Nobel Peace Prize

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A Nobel Prize Medal with a picture of Alfred Nobel

The Nobel Peace Prize is one of the five Nobel Prizes; it is awarded in Norway by the Nobel Committee. The other four, awarded in Sweden, are in Physics, Chemistry, Physiology or Medicine, and Literature. Each laureate receives a gold medal, a diploma and a quantity of money. The prize has increasingly been rewarded to various world leaders for political reasons.[1]

The Nobel Peace Prize is awarded by a committee of five persons who are chosen by the Norwegian Parliament.[2] Any individual who meets the nominee criteria can nominate someone for the award, resulting in many nominations. It has been awarded 95 times since 1901.

Peace was the fifth and final prize area that Alfred Nobel mentioned in his will:

“The said interest shall be divided into five equal parts, which shall be apportioned as follows: /- - -/ one part to the person who shall have done the most or the best work for fraternity between nations, the abolition or reduction of standing armies and for the holding and promotion of peace congresses.” (Excerpt from the will of Alfred Nobel written in 1895.) [3]

In 1925 U.S. Vice President Charles Dawes was awarded the Peace Prize for stabilizing the German economy with the Dawes Plan (1924). It involved making humanitarian loans to Germany which were used to pay reparations to Britain and France and other Allies, who in turn paid off their war debts to the U.S. The Plan succeeded in restoring prosperity to Europe.

The dictator Adolf Hitler was a nominee for the Nobel Peace Prize in 1939 for the Munich Pact. Soviet dicatator Joseph Stalin was nominated at the end of World War II in 1945.[4]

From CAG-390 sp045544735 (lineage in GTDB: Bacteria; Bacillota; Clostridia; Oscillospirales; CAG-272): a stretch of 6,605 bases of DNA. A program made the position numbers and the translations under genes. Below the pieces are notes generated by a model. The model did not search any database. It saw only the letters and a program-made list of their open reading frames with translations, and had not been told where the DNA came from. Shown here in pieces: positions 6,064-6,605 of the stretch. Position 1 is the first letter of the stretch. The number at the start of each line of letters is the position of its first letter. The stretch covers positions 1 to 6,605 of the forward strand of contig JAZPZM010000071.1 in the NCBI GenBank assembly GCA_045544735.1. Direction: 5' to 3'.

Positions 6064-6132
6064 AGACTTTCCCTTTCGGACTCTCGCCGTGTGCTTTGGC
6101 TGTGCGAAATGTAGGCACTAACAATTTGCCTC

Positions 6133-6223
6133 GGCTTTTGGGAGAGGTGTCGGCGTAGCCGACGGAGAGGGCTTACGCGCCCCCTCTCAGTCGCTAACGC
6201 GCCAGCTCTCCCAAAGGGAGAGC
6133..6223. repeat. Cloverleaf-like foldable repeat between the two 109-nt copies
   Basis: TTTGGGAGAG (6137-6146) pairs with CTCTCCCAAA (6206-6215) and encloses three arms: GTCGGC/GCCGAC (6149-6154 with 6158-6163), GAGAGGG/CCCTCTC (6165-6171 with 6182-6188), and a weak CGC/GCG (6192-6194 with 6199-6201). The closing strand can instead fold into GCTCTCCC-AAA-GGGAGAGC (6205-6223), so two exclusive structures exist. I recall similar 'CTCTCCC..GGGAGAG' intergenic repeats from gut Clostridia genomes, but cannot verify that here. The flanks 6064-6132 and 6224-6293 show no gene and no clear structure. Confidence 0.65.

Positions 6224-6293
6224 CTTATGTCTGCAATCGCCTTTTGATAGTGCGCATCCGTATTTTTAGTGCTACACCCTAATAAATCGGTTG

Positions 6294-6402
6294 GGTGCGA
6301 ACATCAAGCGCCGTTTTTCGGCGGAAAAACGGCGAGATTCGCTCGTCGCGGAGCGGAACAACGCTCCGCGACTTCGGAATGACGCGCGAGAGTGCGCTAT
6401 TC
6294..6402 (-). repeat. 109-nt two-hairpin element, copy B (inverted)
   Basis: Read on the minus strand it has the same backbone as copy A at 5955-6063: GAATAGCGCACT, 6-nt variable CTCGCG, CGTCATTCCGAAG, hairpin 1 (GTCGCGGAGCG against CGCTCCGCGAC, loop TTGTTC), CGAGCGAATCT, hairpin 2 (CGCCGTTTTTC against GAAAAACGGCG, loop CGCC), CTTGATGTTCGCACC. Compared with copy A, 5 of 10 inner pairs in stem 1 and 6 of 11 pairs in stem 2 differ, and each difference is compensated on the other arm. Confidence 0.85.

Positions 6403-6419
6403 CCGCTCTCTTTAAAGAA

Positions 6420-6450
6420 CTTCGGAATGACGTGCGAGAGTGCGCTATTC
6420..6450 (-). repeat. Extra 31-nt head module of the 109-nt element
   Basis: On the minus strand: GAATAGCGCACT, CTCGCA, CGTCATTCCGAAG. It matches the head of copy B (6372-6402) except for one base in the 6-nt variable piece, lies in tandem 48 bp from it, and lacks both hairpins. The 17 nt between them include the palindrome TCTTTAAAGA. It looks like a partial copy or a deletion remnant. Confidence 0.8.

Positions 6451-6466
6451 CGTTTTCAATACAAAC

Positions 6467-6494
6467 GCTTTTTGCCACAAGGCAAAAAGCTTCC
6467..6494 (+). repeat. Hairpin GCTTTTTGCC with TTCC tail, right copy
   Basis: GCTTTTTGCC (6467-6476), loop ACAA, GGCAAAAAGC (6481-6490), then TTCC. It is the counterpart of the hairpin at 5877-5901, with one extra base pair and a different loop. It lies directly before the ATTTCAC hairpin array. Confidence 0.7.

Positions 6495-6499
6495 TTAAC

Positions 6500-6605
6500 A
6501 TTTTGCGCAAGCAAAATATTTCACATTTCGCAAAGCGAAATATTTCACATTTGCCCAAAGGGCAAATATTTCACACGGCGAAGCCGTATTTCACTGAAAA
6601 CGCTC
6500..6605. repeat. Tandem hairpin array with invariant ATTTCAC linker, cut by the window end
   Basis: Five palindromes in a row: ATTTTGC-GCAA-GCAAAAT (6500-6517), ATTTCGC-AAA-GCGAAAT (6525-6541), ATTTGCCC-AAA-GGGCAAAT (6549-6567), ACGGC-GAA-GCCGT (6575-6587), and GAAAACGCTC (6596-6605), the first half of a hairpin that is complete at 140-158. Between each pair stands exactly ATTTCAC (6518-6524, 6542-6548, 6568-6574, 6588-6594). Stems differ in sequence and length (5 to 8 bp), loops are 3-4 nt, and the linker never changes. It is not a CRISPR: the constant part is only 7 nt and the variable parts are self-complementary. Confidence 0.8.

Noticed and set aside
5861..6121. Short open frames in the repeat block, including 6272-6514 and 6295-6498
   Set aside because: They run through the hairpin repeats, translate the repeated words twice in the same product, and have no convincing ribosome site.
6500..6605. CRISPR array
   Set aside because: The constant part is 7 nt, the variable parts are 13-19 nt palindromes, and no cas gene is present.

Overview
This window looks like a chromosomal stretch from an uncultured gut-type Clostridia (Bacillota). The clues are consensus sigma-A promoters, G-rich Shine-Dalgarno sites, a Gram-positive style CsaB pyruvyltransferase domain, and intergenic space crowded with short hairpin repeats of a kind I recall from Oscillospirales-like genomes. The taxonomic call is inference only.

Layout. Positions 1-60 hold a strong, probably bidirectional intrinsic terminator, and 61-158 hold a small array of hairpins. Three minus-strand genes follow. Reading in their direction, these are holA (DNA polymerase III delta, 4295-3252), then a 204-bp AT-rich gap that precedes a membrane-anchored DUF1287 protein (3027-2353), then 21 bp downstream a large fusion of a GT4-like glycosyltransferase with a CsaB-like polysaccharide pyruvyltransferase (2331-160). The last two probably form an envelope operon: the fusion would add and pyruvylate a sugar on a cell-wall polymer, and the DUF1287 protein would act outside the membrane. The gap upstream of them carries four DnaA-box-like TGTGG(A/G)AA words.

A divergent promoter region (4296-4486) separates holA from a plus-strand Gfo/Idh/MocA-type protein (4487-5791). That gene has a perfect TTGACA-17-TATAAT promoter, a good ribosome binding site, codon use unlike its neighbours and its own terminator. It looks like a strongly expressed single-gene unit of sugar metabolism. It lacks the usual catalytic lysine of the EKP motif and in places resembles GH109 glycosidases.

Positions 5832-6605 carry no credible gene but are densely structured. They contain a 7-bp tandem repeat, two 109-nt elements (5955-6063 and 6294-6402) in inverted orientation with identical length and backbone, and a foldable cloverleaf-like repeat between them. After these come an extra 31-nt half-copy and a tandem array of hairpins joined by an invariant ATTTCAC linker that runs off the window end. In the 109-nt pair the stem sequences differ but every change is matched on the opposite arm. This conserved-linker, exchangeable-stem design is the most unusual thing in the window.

Martin Luther King, Jr., who preached non-violence, won the 1964 Nobel Peace Prize.

In 1964 Martin Luther King Jr. was awarded the Nobel Peace Prize. His acceptance speech started saying:

"I accept the Nobel Prize for Peace at a moment when twenty-two million Negroes of the United States of America are engaged in a creative battle to end the long night of racial injustice. I accept this award in behalf of a civil rights movement which is moving with determination and a majestic scorn for risk and danger to establish a reign of freedom and a rule of justice... I accept this award today with an abiding faith in America and an audacious faith in the future of mankind. I refuse to accept despair as the final response to the ambiguities of history. I refuse to accept the idea that the "isness" of man's present nature makes him morally incapable of reaching up for the eternal "oughtness" that forever confronts him." [5]

In 1978 Egyptian president Anwar Sadat and Israeli prime minister Menachem Begin jointly won the prize for the Camp David Accords. Having made peace with infidels, Sadat was murdered a little more than two years later by radical Islamic terrorists.

In 1989, after Soviet troops moved into Tbilisi, Georgia to crack down on protests by killing at least 20 people and leaving hundreds injured or poisoned by gas,[6] Soviet premier Mikhail Gorbachev was awarded the Nobel Peace Prize in 1990 for his efforts to preserve communist enslavement in the Soviet Republics.

In 1991 Aung San Suu Kyi won the prize; in 2016 Aung San Suu Kyi became the State Counsellor or head of government of the Chinese Communist allied state of Myanmar; after taking office the Myanmar ruling junta massacred thousands of Rohingya in a genocide, forcing more than 700,000 to flee to Bangladesh..[7][8][9][10][11]

Nelson Mandela won in 1993 with former South Africa president Frederik Willem de Klerk for a peaceful transfer of power to black majority rule.[12]